Venture capitalist Thomas Perkins wrote a letter to the editors at the Wall Street Journal, comparing the "progressive war" on the rich to Nazi anti-Semitism, called "Progressive Kristallnacht Coming?"... and the WSJ published it.
"I would call attention to the parallels of fascist Nazi Germany to its war on its 'one percent,' namely its Jews, to the progressive war on the American one percent, namely the 'rich,'" writes Perkins, one of the founders of venture capital firm Kleiner Perkins Caulfield & Byers.
"From the Occupy movement to the demonization of the rich embedded in virtually every word of our local newspaper, the San Francisco Chronicle, I perceive a rising tide of hatred of the successful one percent," Perkins continues. "There is outraged public reaction to the Google buses carrying technology workers from the city to the peninsula high-tech companies which employ them. We have outrage over the rising real-estate prices which these 'techno geeks' can pay."
Perkins ends his rant with: "This is a very dangerous drift in our American thinking. Kristallnacht was unthinkable in 1930; is its descendent 'progressive' radicalism unthinkable now?"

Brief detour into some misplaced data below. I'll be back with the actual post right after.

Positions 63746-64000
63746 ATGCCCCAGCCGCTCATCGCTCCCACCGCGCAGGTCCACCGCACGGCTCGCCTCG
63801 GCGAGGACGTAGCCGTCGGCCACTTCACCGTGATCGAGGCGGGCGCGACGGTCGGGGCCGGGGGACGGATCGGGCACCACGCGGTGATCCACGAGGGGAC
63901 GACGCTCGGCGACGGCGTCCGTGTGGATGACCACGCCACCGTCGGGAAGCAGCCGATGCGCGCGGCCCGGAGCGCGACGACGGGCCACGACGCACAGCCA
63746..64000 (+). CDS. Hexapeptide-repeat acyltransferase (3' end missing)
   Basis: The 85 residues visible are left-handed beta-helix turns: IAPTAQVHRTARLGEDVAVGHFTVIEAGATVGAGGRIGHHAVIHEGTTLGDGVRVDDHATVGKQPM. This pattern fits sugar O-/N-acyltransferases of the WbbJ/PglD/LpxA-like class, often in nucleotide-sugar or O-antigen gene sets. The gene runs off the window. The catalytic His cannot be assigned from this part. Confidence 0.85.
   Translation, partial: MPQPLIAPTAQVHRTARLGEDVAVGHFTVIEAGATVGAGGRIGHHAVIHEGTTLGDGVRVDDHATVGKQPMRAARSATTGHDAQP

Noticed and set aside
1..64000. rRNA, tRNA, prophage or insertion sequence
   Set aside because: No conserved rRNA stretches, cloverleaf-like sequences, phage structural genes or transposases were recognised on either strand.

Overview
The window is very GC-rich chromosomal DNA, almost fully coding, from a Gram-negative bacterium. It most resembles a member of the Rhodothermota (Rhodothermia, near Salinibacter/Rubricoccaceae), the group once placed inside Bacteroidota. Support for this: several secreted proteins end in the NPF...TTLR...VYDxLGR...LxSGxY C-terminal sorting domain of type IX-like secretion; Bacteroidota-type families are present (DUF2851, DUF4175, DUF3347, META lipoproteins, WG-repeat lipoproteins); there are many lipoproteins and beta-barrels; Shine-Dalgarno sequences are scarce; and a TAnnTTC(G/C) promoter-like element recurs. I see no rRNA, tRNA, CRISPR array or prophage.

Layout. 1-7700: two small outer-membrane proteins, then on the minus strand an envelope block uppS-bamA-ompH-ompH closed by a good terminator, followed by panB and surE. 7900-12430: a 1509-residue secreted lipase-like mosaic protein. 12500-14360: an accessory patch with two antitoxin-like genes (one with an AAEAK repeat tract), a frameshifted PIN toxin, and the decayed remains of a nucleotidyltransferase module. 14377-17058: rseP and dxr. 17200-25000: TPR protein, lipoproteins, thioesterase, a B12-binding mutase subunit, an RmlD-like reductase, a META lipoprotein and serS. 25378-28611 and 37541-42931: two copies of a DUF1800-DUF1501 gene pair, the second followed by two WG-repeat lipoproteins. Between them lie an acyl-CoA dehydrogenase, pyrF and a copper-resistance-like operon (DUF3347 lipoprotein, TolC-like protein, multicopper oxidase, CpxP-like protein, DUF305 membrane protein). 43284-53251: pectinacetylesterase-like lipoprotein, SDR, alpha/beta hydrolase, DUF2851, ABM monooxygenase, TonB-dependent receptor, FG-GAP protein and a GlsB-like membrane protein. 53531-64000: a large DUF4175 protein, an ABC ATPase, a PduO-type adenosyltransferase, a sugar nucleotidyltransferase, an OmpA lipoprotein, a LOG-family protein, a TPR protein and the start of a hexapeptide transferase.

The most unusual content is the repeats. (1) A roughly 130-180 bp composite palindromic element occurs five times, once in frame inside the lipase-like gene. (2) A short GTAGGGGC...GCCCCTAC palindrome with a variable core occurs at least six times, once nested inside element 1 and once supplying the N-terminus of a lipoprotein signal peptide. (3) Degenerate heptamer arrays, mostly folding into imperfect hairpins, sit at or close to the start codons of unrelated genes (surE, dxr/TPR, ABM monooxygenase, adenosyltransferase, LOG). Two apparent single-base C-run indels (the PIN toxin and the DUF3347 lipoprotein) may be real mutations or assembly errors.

Obviously, there has been backlash to the letter. "It certainly proves you can get rich without being very thoughtful, perceptive, or intelligent," Slate's Matt Yglesias writes.
More people took to Twitter to express their outrage, including Kleiner Perkins:
Serious rich-dude bubble to see “treatment” of rich by progressives as parallel to Nazi treatment of Jews... http://t.co/wATqtmPxQe
— Justin Wolfers (@JustinWolfers) January 25, 2014
— Matthew Campbell (@MattCampbel) January 25, 2014
— Jamil Smith (@JamilSmith) January 25, 2014
Rich idiot warns of looking “progressive Kristallnacht”: http://t.co/Ik228BONLq
— Matt Yglesias (@mattyglesias) January 25, 2014
The Wall Street Journal did not immediately respond to The Huffington Post's request for comment.
CORRECTION: A previous version of this article misrepresented the analogy Perkins made in his letter, which makes no mention of the issue of taxation.